The beginning of collections.
Marilyn vos Savant, in her regular column, was asked "where was the earliest known museum and what was displayed?"
Ms. vos Savant answers that the first museums as we understand them were located in Egypt, Greece, and Rome. However, only scholars got to view anything kept inside and then only used as teaching tools, not viewed by the general public.
The Eisenhower Birthday Plate
Sometimes in the world of collectibles there is an event item that is made specifically and only for that special time and then there is a commemorative item that was not made officially for the event, but instead honors the event itself. For example, the official inaugural medal for a president’s swearing in recognizes the event officially. Another company produces its own inaugural medal
The Inaugural Medal of Warren G. Harding
President-elect Warren G. Harding wanted "…the most dazzling celebration in the memory of the present generation." Fireworks, concerts, balls, parades, and the return of the inaugural medal. However, with the economy approaching deep depression, the political climate did not warrant an extravagent celebration.
The Inaugural Clothing Buttons of George Washington
In the first inauguration of a freely chosen president of the United States in 1789, President-elect George Washington appeared in New York "…dressed in deep brown, with metal buttons, with an eagle on them…", according to William Maclay, a Pennsylvania Senator. As would happen in decades to come, merchants saw a chance to sell souvenirs of the occasion and they would be clothi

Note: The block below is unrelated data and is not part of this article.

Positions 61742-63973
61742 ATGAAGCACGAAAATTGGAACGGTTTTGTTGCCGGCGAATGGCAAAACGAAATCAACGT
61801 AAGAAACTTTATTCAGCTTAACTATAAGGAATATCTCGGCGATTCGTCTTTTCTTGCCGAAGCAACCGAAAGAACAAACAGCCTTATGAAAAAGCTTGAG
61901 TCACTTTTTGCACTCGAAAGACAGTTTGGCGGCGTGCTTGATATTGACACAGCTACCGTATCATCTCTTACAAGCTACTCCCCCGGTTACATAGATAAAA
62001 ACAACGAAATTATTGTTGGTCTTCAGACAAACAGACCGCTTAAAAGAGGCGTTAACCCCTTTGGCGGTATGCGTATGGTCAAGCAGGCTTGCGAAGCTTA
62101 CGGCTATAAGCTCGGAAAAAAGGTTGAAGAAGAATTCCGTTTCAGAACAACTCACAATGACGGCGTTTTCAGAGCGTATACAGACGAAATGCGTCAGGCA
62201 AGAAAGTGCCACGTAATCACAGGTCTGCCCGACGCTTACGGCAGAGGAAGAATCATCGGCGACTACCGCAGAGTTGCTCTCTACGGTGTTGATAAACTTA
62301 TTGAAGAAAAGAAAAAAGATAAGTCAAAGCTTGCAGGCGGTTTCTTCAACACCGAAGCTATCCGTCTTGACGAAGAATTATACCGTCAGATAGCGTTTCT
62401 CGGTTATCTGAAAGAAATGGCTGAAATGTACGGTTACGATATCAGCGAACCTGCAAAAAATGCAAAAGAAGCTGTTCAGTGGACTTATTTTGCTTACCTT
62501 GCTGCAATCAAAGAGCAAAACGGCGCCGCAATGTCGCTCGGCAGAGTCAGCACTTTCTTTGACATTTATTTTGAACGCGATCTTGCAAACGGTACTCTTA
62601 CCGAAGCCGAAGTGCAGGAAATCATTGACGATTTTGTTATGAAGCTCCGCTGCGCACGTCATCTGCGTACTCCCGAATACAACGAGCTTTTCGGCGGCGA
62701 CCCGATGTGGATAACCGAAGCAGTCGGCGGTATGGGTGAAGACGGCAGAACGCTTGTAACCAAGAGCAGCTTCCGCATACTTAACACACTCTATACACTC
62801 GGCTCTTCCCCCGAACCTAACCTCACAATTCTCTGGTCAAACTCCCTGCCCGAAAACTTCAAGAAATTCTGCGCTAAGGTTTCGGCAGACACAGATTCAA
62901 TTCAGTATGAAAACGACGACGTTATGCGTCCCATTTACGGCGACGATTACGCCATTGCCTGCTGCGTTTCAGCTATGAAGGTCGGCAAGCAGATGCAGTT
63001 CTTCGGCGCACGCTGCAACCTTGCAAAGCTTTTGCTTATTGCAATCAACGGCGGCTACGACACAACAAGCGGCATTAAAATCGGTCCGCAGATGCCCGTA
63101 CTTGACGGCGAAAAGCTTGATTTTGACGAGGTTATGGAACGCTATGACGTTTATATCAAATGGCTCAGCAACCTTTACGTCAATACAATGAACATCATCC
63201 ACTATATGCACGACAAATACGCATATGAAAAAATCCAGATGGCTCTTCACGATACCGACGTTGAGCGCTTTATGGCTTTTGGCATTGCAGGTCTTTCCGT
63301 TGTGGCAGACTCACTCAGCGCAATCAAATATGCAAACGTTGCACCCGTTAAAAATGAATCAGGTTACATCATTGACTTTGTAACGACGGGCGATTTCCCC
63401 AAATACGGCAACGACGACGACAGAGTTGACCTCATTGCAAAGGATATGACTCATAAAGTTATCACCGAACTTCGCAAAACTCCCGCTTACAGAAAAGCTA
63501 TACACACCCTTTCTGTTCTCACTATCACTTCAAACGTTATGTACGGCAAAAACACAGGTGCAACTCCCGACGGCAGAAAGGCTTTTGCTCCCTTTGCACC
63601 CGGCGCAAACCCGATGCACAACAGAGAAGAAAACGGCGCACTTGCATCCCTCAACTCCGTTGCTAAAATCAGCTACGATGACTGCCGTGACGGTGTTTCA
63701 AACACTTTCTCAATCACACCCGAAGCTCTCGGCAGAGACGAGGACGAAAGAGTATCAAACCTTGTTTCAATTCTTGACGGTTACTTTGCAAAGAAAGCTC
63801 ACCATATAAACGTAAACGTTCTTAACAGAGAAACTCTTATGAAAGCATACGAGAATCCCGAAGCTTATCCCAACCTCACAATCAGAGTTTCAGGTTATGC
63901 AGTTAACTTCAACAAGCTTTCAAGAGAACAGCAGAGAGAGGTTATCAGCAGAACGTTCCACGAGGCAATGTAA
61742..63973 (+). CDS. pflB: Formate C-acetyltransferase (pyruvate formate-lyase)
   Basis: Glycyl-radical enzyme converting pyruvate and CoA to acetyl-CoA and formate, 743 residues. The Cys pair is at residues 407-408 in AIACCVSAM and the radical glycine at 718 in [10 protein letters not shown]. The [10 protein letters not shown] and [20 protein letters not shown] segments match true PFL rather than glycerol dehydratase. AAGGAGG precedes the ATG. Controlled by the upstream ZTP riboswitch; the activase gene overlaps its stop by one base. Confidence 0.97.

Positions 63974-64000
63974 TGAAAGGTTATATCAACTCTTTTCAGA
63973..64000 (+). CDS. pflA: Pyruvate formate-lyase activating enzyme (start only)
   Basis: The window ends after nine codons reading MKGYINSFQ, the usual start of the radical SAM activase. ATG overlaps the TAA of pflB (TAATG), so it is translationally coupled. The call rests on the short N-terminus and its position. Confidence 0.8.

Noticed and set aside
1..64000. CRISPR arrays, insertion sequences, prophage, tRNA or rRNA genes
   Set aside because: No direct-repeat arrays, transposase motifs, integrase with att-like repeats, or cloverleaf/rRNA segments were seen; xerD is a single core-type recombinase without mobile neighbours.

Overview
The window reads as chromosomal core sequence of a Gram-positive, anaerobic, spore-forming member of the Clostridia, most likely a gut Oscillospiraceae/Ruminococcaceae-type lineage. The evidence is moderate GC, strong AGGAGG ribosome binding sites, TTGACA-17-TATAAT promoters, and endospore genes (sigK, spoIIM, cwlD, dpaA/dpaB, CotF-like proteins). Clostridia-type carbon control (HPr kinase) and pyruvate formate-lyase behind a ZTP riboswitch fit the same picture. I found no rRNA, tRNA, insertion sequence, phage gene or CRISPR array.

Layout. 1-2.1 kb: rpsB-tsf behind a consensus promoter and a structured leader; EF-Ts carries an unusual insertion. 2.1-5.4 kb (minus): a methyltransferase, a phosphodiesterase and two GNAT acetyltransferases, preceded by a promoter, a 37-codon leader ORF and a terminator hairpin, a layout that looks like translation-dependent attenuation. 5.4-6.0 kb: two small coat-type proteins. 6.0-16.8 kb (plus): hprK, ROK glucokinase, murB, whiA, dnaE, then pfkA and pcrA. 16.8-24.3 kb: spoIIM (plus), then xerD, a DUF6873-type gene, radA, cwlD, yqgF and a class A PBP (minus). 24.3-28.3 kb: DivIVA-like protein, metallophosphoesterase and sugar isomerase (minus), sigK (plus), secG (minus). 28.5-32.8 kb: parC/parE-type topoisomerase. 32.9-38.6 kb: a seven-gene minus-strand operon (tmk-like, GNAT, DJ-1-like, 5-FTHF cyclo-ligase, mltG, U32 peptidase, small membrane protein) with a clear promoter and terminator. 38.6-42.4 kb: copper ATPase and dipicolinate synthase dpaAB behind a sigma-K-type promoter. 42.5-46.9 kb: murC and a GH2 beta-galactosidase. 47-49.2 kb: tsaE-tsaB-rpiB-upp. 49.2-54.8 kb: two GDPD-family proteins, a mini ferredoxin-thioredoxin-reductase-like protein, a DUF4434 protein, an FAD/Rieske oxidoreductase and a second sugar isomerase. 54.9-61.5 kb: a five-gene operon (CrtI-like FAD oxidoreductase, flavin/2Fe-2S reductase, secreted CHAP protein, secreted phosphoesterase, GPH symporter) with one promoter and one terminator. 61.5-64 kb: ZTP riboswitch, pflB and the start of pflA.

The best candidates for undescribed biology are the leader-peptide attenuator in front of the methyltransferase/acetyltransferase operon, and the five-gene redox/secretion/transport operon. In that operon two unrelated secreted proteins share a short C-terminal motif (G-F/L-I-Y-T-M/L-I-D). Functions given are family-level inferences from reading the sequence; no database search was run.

What flag is that?
The Chesapeake Bay Flag Association held a meeting at the Flag House in Baltimore, Maryland on November 10, 2007 as they do periodically. The Flag House is the site where Mary Pickersgill had sewn what is now known as the Star Spangled Banner flag, the one that flew over Fort McHenry during the bombardment of Baltimore by the British in 1814. This flag, now in the Smithsonian Institution, i
Not all Visor Caps are “Crushers”
There is rampant misuse of the term “crusher cap” in reference to US visor caps in the WWII militaria collecting market. A crusher cap is a type of visor cap that is intended to be soft and pliable. Germans also had a crusher cap designed for field use, but that is another topic. US crusher caps were designed for pilots and air personnel to comfortably wear under their headset.
CBS Fender Instruments: A Turning Point in Quality and Value?
January 3, 1965 is an important date for Fender instrument collectors because it’s when Leo Fender and Don Randall sold their company to CBS Broadcasting for $13 million. Leo remained working in R&D and Randall became General Manager, but their company was never the same again.
MACV-SOG 1-0 Jacket: A Symbol For Vietnam’s Elite Among The Elite
Until recently, little was known or published about MACV-SOG, an elite US Special Forces reconnaissance unit in Vietnam. SOG was under joint command by 5th Special Forces Group and CIA with an objective to recon and disrupt the Ho Chi Minh trail by running cross-border operations into denied areas, primarily Laos and Cambodia. SOG recon teams were small, typically 6 to 8 men.
Coming of Age: Toys in Early America
American toys actually predate recorded history. American Indian children played with the smaller versions of their parents’ items, right down to scaled-down bows and arrows. […]
The Evolution of Jungle Boots Worn in Vietnam
The first jungle boots to be worn in South East Asia where developed immediately post WWII for use in Panama. They resembled WWII boots by having double buckles and a russet brown leather finish. They saw limited use in Vietnam with the exception of being worn by early Special Forces advisor teams in Laos (Operation Hot Foot / White Star) and occasionally by TDY teams in Vietnam.